Education is often described as one of Australia’s most important exports: according to the federal Education Department, there were almost 555,000 full-fee paying students in Australia in 2016, up more than 10 percent on 2015. These numbers translate to more than $21 billion in value for the local economy.
Though the students keep coming, the experience they go through to come to Australia can often leave something to be desired, and Australian startup Brigie wants to fix it.
Brazilian brothers Nick, Mike, and Guilherme Borrego, now all based in Brisbane, have been working on Brigie since November 2016, inspired by their own experiences coming to study down under.
Having made the journey himself in 2008, Nick noticed that the arduous, paper-based process had barely changed when his younger brother Guilherme applied to study in Australia in 2016.
This experience, coupled with stories in the news at the time about international student agencies trying to funnel students into courses for which they would be paid the highest commission and other horror stories led the brothers to start brainstorming.
“We started to think of a better way to help international students find information about coming to Australia and apply to study in Australia using technology,” Nick said.
The platform is aimed at both course providers and students, with Brigie looking to partner with educational institutions to list their courses on the site for international students to search through and apply for.
“The process to find, compare, choose, and apply for a course to study in Australia from another country is a very time consuming, costly, and difficult process. Even to find someone or a travel agency that can be trusted is not an easy task,” Nick said.
Students will be able to search for and apply to courses with the help of an education agent, organise and pay their tuition fees, book accommodation, buy flights, and choose and purchase their health insurance, with the startup having partnered with a number of providers to ensure easy access for users.
Meanwhile, Nick said a major draw for educational institutions is to be able to have information about their courses translated into various languages for a global audience, with the platform also giving them the ability to chat directly with students and ensure students are being given up to date information.
With seed funding from a family member, the brothers have been working for the last 18 months to navigate the complex systems in place to help bring international students to Australia.
Among the key challenges, Borrego said, was getting educational institutions on board in the first place.
“This was, and still is challenging for us, to have the educational institutions come on board on this journey with Brigie. We are continuously having meetings with educational institutions around Australia; we have found that we need to personally show the institutions the Brigie platform and explain in detail how Brigie will help them and their international students for them to want to be included into our platform,” Borrego said.
From there, Brigie has had to work with institutions to standardise their application processes for Brigie’s online form.
“We overcame this challenge by showing the educational institutions that our interactive and friendly application form would be much easier for the international students, especially in their own language with Brigie’s location translation,” he explained.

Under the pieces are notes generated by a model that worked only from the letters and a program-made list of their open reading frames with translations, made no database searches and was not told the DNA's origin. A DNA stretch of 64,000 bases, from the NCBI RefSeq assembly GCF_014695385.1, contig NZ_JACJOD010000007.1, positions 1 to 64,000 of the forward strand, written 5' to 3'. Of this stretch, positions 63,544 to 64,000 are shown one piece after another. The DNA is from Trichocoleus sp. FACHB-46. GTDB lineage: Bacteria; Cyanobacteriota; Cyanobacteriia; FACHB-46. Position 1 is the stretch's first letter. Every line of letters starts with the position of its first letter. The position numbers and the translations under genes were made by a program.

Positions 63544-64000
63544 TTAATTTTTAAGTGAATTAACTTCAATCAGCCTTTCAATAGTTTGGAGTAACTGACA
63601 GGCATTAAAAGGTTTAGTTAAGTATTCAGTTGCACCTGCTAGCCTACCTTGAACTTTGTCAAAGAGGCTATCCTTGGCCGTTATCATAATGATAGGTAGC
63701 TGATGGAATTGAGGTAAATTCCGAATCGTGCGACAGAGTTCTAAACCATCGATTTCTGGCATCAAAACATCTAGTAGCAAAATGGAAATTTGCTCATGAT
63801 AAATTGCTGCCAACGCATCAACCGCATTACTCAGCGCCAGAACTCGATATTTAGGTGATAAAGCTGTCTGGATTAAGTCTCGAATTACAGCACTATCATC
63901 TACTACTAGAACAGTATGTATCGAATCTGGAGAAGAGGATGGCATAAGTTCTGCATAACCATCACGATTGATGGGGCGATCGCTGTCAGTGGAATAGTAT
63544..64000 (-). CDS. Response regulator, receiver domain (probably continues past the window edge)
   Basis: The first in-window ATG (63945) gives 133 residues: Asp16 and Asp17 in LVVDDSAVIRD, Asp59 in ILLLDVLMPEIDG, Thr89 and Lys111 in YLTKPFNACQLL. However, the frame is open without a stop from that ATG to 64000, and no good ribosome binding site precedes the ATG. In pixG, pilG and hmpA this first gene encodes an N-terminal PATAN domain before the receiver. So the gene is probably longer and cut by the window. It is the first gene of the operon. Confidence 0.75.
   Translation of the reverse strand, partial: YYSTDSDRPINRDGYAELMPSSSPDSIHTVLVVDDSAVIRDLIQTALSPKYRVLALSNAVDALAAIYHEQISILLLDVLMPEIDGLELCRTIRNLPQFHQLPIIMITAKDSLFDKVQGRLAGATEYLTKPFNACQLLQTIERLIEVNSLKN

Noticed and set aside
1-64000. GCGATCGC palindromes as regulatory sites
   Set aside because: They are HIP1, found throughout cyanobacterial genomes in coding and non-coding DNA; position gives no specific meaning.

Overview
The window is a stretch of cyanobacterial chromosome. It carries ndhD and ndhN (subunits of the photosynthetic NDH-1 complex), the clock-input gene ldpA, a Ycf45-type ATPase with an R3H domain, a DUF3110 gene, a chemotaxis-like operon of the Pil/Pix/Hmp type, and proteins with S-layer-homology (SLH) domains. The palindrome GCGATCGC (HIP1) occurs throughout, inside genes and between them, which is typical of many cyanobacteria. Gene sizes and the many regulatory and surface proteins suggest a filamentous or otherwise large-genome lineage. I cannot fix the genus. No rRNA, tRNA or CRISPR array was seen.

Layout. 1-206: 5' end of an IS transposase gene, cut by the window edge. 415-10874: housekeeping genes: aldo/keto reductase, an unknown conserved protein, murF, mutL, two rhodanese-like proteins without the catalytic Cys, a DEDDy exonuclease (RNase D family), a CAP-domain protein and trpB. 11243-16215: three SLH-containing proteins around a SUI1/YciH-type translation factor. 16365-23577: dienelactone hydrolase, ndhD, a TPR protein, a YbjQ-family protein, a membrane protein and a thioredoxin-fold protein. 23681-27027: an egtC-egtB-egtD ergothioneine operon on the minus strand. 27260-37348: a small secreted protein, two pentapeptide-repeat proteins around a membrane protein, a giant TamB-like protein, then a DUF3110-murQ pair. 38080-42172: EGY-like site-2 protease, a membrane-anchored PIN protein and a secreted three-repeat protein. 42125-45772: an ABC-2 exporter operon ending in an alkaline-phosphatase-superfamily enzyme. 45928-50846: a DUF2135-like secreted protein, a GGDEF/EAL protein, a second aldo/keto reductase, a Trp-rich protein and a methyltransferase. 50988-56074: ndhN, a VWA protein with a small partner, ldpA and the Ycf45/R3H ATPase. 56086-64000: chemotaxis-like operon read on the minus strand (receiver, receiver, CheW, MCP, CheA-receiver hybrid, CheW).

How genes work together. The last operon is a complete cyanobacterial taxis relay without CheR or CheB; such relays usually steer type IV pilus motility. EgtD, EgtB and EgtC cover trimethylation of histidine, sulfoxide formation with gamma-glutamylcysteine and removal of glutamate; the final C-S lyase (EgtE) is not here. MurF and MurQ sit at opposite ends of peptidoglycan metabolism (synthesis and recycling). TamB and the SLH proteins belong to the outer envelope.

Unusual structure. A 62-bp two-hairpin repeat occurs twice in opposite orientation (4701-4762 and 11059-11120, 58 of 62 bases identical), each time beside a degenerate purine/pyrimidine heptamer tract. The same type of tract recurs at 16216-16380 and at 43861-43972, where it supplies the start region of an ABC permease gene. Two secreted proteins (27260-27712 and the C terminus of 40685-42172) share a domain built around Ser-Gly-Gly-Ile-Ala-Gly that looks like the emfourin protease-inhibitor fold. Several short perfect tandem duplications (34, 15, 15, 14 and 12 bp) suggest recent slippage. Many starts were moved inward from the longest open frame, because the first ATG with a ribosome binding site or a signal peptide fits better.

Brigie has also implemented features at the request of students and institutions; among these is ‘Brigie Education Agent’ which, as the name suggests, performs the same kinds of functions as an international student agent, helping a student collect and submit all their relevant documents in order to attain a visa and a place in a course.
The platform tracks the progress of their application, and is available to help students throughout their time studying in Australia.
With the startup initially focused on bringing on students looking to study vocational education (VET) and English Language Intensive Courses for Overseas Students (ELICOS) courses – 21 percent of the 550,000 international students in Australia in 2016 were studying ELICOS courses – Borrego said Brigie is currently working on contracts with educational institutions in this space.
“To create a lean market strategy and explore the early adopters, Brigie’s initial focus will be South American countries which includes Brazil, Colombia, Chile as the primary focus,” Nick explained.
“We are working with global marketing agencies to produce effective marketing campaigns initially focused in countries in South America. We are investing significant time in the marketing plan to attract students to the platform.”
Brigie, of course, faces significant competition: the education agents that dominate the market. Nevertheless, Nick said the team is confident they have a strong competitor.
“Nothing has changed in a long time, and they still use the same slow process. Brigie will not advise the student what course [they] should choose because of commission. The students will have the ability to choose for themselves and decide what the best option is. Brigie will be fast and easy; the student will be able to do everything on the tap of a finger without wasting time and money,” Nick said.
Brigie joins fellow Brisbane startup CohortGo in targeting the international student sector: the startup’s platform looks to assist international students in setting up their lives and study in a new country, with a focus on facilitating easy payments to educational institutions, insurance companies, accommodation providers a student may be using, and providing comparisons to health insurance.
As it gears up for launch, Nick said Brigie’s long term goal is to target students beyond South America and expand its partnerships with educational institutions to offer TAFE and university courses.
Image: the Brigie team. Source: Supplied.